Brand promise capitalizes on the greatest value proposition you can credibly claim. It’s an overarching benefit that’s communicated in a clear, easy-to-understand message. An example is GEICO’s “15 minutes or less can save you 15 percent or more on car insurance” – a claim that’s made it the country’s second-largest auto insurer.

Brand Messaging
The outward expression of a brand message is a tagline or slogan that succinctly and accurately articulates the brand’s promise, which in GEICO’s case is also its promise. The core message should underscore the company’s value in believable terms that are relevant to the customer and create a desire for its products or services.

It should:

  • be different from its competitors;
  • be short, simple, and clear;
  • be authentic and based in reality;
  • resonate with target audiences; and
  • ideally, be focused on a single benefit.

This message should be used in all communications including advertising, digital/social media, and printed materials.

To wrap up our example of the high-quality hardwood flooring supplier with the Ron Swanson brand personality, a branding message might be, “When you demand the best, choose the best.”

Four Branding Principles
Brands come and go, but these principles of branding stand the test of time.

1. Brand equity (value) is built over time.
Strong brands are built by customers’ repeated exposure to consistent service, quality, or experiences. Founded in 1997, Netflix promised “movie enjoyment made easier.” Initially selling and renting DVDs by mail, in 2007, Netflix began offering streaming. Today, Netflix still makes movie watching easier with individual profiles, multiple categories for browsing, algorithms that suggest movies based on your preferences, and original content.

2. Brands must be based on reality – or a reality you create.
Polaroid cameras used to be clunky, boxy contraptions that were definitely not cool. Today they are kitschy, popular, and often used by teens and young adults who string up pictures in their room or create albums at weddings. In this digital age, Polaroid found a way to make this low-tech product relevant and cool through unique branding and attractive packaging.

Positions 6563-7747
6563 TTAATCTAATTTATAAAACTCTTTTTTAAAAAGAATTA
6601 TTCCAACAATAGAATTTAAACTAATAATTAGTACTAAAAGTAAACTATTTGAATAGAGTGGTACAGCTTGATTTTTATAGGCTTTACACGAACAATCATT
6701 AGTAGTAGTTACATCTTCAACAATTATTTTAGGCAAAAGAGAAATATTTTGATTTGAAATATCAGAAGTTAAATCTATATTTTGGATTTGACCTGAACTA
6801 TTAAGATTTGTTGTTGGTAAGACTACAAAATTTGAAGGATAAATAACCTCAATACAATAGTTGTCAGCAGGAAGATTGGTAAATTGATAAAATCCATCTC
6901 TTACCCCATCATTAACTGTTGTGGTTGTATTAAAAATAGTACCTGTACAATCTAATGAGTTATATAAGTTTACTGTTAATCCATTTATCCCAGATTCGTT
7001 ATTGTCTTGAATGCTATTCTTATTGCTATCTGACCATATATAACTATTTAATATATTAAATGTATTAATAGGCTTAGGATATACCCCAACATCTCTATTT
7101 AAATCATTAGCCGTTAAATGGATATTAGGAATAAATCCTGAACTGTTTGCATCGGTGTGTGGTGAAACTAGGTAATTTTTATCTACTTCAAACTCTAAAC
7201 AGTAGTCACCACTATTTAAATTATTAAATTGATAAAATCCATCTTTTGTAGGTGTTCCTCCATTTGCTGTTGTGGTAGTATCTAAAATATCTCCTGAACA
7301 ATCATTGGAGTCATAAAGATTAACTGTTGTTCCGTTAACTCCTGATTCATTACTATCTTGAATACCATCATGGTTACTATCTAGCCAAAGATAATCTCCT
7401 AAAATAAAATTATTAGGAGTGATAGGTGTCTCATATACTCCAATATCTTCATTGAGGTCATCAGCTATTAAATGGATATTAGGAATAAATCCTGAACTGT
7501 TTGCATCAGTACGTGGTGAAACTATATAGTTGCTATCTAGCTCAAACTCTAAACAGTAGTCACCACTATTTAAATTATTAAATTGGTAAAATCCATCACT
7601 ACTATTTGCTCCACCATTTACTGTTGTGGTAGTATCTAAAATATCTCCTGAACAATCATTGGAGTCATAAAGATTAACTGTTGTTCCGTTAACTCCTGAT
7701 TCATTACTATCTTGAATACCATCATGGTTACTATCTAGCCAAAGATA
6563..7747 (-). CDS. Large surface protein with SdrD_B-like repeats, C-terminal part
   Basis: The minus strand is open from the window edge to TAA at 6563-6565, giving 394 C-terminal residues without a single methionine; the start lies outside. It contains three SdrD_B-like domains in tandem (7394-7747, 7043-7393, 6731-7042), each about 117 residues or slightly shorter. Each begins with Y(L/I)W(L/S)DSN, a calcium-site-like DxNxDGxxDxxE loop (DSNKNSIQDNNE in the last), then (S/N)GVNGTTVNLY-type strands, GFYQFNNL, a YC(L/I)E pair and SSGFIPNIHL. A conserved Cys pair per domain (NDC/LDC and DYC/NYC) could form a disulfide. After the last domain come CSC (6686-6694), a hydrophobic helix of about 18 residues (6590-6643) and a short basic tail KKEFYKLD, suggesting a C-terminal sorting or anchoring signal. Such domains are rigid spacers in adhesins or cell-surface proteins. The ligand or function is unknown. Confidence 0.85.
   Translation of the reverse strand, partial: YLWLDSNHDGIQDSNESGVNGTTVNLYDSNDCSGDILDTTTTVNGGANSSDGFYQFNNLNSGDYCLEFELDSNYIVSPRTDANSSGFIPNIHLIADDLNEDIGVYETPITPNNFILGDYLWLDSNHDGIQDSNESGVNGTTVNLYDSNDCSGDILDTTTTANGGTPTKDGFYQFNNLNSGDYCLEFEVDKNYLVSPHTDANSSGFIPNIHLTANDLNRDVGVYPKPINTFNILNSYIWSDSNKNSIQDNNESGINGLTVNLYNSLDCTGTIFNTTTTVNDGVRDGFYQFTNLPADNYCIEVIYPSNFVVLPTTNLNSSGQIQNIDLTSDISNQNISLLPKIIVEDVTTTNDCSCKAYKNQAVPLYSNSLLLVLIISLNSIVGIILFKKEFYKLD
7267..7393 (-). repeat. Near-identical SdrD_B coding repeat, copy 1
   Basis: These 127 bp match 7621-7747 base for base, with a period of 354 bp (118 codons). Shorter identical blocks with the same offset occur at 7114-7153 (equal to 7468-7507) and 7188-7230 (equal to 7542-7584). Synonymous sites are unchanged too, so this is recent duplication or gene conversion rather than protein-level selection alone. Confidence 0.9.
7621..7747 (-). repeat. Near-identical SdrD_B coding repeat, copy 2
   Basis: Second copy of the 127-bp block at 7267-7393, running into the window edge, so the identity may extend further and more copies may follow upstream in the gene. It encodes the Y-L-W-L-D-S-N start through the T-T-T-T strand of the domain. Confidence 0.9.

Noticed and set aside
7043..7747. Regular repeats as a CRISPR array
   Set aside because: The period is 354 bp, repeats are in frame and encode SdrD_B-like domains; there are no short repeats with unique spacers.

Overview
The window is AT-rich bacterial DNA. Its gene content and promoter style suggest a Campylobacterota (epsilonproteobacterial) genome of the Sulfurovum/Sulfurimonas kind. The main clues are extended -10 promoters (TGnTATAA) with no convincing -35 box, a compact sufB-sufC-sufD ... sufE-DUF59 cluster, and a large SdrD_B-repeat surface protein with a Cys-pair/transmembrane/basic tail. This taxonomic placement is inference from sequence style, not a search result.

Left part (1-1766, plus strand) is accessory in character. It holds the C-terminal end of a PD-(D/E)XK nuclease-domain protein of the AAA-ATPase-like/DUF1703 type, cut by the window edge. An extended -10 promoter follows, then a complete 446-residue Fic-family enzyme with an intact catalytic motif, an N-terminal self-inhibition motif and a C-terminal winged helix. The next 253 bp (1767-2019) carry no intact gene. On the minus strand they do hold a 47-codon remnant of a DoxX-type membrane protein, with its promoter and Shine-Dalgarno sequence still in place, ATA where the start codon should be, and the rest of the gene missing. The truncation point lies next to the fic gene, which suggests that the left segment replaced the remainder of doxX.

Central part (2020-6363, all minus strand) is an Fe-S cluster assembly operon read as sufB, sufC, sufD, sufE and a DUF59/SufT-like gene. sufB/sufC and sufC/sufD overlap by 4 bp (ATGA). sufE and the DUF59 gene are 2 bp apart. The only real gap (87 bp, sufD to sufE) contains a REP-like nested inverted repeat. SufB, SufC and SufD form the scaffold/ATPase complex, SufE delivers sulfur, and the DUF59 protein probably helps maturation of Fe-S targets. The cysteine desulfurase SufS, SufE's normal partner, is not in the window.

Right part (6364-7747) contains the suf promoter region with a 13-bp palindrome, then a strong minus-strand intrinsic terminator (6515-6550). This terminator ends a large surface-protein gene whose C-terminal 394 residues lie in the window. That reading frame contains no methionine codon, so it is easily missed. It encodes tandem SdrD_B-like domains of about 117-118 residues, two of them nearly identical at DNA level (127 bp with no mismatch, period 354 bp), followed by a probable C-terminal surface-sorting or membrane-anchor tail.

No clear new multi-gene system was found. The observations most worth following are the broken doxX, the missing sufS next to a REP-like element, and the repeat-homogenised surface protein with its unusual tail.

3. A strong brand adds value to your offerings.
When you consistently deliver on your promise – with on-time delivery, convenient payment options, or product expertise – customers place a higher value on your brand. That added value allows you to charge more for your products or services. If you don’t agree, consider the premium prices consumers pay for designer shoes, watches, handbags, or cologne.

4. Consistent branding requires total commitment.
Branding cannot be half-hearted. Your actions and behavior must support the brand’s value proposition. Consider a satisfaction guarantee, expert endorsements, user testimonials, demonstrations, certifications, or independent testing.

Sometimes, it’s about doing the right thing. In 2014, CVS became the first major U.S. pharmacy chain to stop selling cigarettes and other tobacco products despite losing approximately $2 billion across more than 7,500 stores. President/CEO Larry Merlo said, “The sale of tobacco products is inconsistent with our purpose – helping people on their path to better health.” CVS also launched smoking cessation programs for smokers, specifically targeting youth and cancer patients.

What’s your brand?
If you’ve never thought about your brand in depth, write a paragraph for each component of the brand platform. Work with others, or get their input after your initial effort. If you don’t reach consensus internally, get feedback externally from those who know you well and will be candid. Also, seek input from those less familiar to uncover possible misperceptions in the marketplace. This will provide insight for future branding messages.

Katrina Olson is a marketing consultant, trainer, writer, and principal of Katrina Olson Marketing + Training. Reach her at katrina@katrinaolson.com.

Leave a Reply

Your email address will not be published. Required fields are marked *